It’s long been my theory that social media are a great fun tool, can even be used for marketing and promotion, but it still hasn’t figured out how to reliably make money. Actually, only eCommerce and porn are the two reliable moneymakers on the web ;-) That inspite of the fact that social web sites have actually accounted for more traffic than porn on the internet this year so far — first time ever.
Business Week writes a rather interesting article about The Trouble With Twitter:
Twitter’s business model is starting to show. An early sign came in April, when the popular microblogging service launched in Japan and the home page for every Japanese user included a big banner ad in the top right corner.
Then, on Aug. 7, Twitter made another change, this time in the U.S., by limiting the number of people a single user could connect with, or “follow,” to about 2,000. Most recently, on Aug. 14, Twitter made the biggest move yet to slash costs. It killed outbound message delivery to mobile phones via short message, or SMS, in all countries except the U.S., Canada, and India.
Taken together, these moves point to the trouble with Twitter. Investors and marketers have been agog over the potential for Twitter—unlike other social media properties, such as Facebook and MySpace (NWS)—to crack the code, finally, on wringing revenue from millions of users. But the optimists better brace for disappointment.
>> See the Busineess Week site for the full article.
This is a very interesting article about why the video traffic from the Olympics didn’t “melt” the internet. LimeLight (unlike Akamai) actually runs their own backbone which keeps a lot of traffic off the internet:
According to the Media Bistro:
Avenue A|Razorfish could be up for sale by Microsoft, a spy tells us, possibly to WPP. From the beginning of the relationship, AA|RF has been an odd fit for Microsoft, and based on a few strong indicators, we surmise a sell off before too long.
When you’re spending $6 billion to pick up a company like Redmond, it makes sense to get as much for your money as possible. That seems to be what Microsoft was thinking when they kept AA|RF — but a year later the agency is broadening its horizons, expanding services to “a media and entertainment consulting practice with 200 staffers in New York, L.A. and San Francisco,” according to Silicon Alley Insider.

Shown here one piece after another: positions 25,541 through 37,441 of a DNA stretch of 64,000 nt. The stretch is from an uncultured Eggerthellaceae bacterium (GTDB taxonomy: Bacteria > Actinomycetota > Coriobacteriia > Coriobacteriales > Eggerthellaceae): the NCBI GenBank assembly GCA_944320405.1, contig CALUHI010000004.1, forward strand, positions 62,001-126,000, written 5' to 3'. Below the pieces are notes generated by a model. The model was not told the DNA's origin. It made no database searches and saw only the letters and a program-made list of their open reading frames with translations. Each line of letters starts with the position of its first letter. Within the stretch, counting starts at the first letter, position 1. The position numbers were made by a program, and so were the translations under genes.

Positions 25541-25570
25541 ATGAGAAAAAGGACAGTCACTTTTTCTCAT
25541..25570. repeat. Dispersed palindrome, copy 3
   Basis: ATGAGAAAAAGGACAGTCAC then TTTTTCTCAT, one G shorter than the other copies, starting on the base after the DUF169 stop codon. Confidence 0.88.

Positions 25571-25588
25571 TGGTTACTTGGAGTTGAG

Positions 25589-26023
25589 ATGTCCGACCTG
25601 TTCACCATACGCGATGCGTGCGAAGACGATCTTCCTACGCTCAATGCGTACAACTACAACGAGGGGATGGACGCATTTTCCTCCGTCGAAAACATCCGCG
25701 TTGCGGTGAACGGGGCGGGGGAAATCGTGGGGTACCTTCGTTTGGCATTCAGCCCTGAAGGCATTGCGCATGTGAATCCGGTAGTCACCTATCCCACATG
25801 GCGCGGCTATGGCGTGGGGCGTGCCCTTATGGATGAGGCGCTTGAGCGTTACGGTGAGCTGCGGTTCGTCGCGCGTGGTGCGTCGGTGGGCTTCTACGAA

More after the jump.
Internally, many believe that Microsoft never planned to keep the agency within its roster. For starters, we’ve learned that AA|RF employees haven’t been switched to Microsoft benefits.
Also, the new SF offices are “oddly configured to fit WPP standards, a radical change from the fun, bigger spaces of the old AA/RF office.” I guess you’d have to work at WPP to know exactly what that means — but it sounds as though AA|RF has been told to keep it in its pants if it wants to marry a nice girl one day.
One final oddity, SF based employees were told not to order “new business cards printed with the new office address until future notice.”
Update: I think this is a total joke. They’re enabling the Microsoft key card access in our building next Tuesday :) And, of course, Microsoft has actually upheld their promise to keep us at “arms-length”, i.e. still use whatever technology we see fit for exceeding the client’s needs.
We’ve had a multi-touch Surface device at work for a while now and built a few neat prototypes with it. But this multi-touch emm multi-grab hologram looks way cooler. The demonstration shows a man interacting with holographic images projected before him, moving them around and resizing them. It’s only sort of like the Minority Report display, which used hand movements to control elements on a screen.